It's no surprise that this reporter had to conduct his interview with Enter the Haggis on the road. With hundreds of gigs each year that include headlining spots at some of the nation’s largest Irish and Celtic festivals, the road is their home.
As the tour van rambles through Grand Rapids, singer Brian Buchanan is clearly excited to talk about their new album, "Gutter Anthems."
“We’re in the honeymoon phase where the songs are still fresh to play, which is great,” he says. “Our fans are fantastic and are responding to the material very well. They allow us to experiment, and they don’t really freak out after we try to do something for us.”
For anyone new to the Enter the Haggis scene, prepared to be overwhelmed by a relentless assault of inventive power chord progressions, bagpipes that sound like screams from hell, and thunderous drumming. This is easily one of the greatest Celtic rock bands working the circuit today, and they have deftly captured their live magic in the grooves of "Gutter Anthems."
“The gutter is the place where we make our stand/and with a smile on my face and a bottle in my hand/you’ll find me in the gutter in the morning,” they shout on the boozy anthem “The Litter and the Leaves.”
You can tell these rockers are from the Great White North. You can hear elements of great Canadian bands like the prog rock chord sequences of Rush and the sunny harmonies of Great Big Sea in these fresh melodies.
The band draws favorable comparisons to Horslips on the foot stomping “Did You Call Me Albatross” instrumental, with fine fiddling trills bopping around echoed rock drum beats. The strings and bagpipes in modern rock instrumentals like the furious “Murphy’s Ashes” make for a Scotch-Irish vibe that makes the songs on "Gutter Anthems" a winner.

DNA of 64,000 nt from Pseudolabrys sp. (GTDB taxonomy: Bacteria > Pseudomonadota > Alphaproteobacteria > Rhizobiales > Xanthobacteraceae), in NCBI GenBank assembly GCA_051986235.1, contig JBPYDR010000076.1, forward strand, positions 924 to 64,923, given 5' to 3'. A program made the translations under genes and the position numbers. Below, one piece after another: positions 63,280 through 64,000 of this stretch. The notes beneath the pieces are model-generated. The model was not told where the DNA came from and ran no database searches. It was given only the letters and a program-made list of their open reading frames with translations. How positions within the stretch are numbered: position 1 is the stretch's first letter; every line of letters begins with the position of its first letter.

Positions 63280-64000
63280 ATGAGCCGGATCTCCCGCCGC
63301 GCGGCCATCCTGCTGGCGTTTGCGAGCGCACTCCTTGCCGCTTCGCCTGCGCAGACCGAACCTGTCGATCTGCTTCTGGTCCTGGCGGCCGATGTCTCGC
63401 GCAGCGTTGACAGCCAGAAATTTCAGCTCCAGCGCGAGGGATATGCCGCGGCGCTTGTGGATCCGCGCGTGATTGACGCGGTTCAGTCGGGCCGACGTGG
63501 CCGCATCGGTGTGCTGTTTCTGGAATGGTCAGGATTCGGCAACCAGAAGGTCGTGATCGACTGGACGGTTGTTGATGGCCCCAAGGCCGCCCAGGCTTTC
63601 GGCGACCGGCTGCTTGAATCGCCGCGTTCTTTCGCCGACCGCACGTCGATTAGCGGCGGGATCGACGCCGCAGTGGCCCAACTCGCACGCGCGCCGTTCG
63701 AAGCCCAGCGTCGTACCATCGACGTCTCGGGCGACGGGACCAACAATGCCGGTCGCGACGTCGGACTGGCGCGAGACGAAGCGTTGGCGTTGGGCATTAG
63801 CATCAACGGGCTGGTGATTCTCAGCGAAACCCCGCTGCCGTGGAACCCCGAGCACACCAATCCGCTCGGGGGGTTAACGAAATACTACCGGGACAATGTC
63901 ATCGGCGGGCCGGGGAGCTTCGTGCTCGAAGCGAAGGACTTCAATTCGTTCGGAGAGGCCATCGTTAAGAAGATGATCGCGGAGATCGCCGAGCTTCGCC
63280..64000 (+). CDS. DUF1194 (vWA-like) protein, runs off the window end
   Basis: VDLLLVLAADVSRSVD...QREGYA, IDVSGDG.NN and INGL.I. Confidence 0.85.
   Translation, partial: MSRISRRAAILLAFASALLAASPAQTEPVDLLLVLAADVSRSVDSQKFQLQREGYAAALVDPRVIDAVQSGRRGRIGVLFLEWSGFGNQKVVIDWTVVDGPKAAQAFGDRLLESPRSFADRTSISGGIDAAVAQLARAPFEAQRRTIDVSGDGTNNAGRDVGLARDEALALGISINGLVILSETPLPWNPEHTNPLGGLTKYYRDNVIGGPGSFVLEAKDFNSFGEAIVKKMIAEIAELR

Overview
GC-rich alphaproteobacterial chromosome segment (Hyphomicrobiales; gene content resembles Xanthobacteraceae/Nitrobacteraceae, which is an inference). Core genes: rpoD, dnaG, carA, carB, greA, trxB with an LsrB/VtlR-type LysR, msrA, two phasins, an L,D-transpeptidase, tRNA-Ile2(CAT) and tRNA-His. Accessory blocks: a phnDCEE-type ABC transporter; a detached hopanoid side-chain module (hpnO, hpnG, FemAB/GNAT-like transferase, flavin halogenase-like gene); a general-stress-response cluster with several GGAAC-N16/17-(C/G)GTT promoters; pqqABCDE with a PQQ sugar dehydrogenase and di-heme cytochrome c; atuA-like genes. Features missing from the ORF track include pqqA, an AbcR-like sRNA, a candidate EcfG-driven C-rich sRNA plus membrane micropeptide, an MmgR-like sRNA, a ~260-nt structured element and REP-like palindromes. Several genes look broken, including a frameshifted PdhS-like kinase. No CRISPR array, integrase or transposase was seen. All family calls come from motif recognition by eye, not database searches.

They keep the traditional Irish musical storytelling alive on tracks like “The Death of Johnny Mooring,” a song about a famous Canadian fiddler that met an untimely death after an altercation outside of a bar. “On a day like any other day/pavement turning red/Johnny laid down in an alleyway/died with a song in his head,” sings Buchanan.
“The bagpipes are a bigger part of the arrangement and we were definitely influenced by more traditional Irish and Scottish folk music,” he says of the song. “We are telling stories, which is exactly what Celtic music is all about. It is a huge part of folk tradition: passing stories on.”
You are likely to found plenty of garbage in the gutter, but there is not a bad song on "Gutter Anthems." I spoke with Buchanan about life on the road, recovering from throat surgery and how the economy is impacting their road party. Here’s how it went:
I read about your throat surgery online. You sound okay. Are you feeling well, and how did this affect the recording process?
It forced me to slow down. I have been fighting my throat for three years, no alcohol and all steam. My voice had no stamina. We would have to alter the set list so that I would not have to sing on multiple nights. Luckily, we have more than one lead singer.
I had a vocal polyp removed and could not sing for eight weeks. I wrote a song a day so that I wouldn’t go insane. Within a few weeks, I could tell that the vocals coming easier to me and I was able to do things in fewer takes. I didn’t have to worry about if I was going to make it through the recording of the tracks. Some of the vocals on this album are raspier than on previous records, but that is by choice.
You say that the fans have stuck with you when you tried new things. What would a longtime fan expect to hear that is different on this album?
It’s not that we picked a new genre and went with it. We hinted at some directions in the past and then we went with it. We have progressive rock tendencies that we just indulged ourselves in a bit. The last song is seven minutes, and it’s more of a jam with a three minute instrumental. It is out there, as is “Suburban Plain.” It has this Paul Simon African vibe to it. They’re not huge departures, but it does sound different and you hope you progress.
Was a lot of this cut live? It sounds very immediate.
Thanks. We wanted to record all together. There’s not a studio out there that can fit five guys at the same time. We did go in with more songs that we needed and then settled on 15 tracks.
We went to a cabin in Toronto and did pre-production, and we took a lot more time preparing to go into the studio. Because of that preparation, there is less editing and less stitching together sound. We took the time to make it come together better.
You have some of the more rocking reels I’ve ever heard. I loved “Murphy’s Ashes.” Do you improvise those jams in the studio or are they written out in advance?
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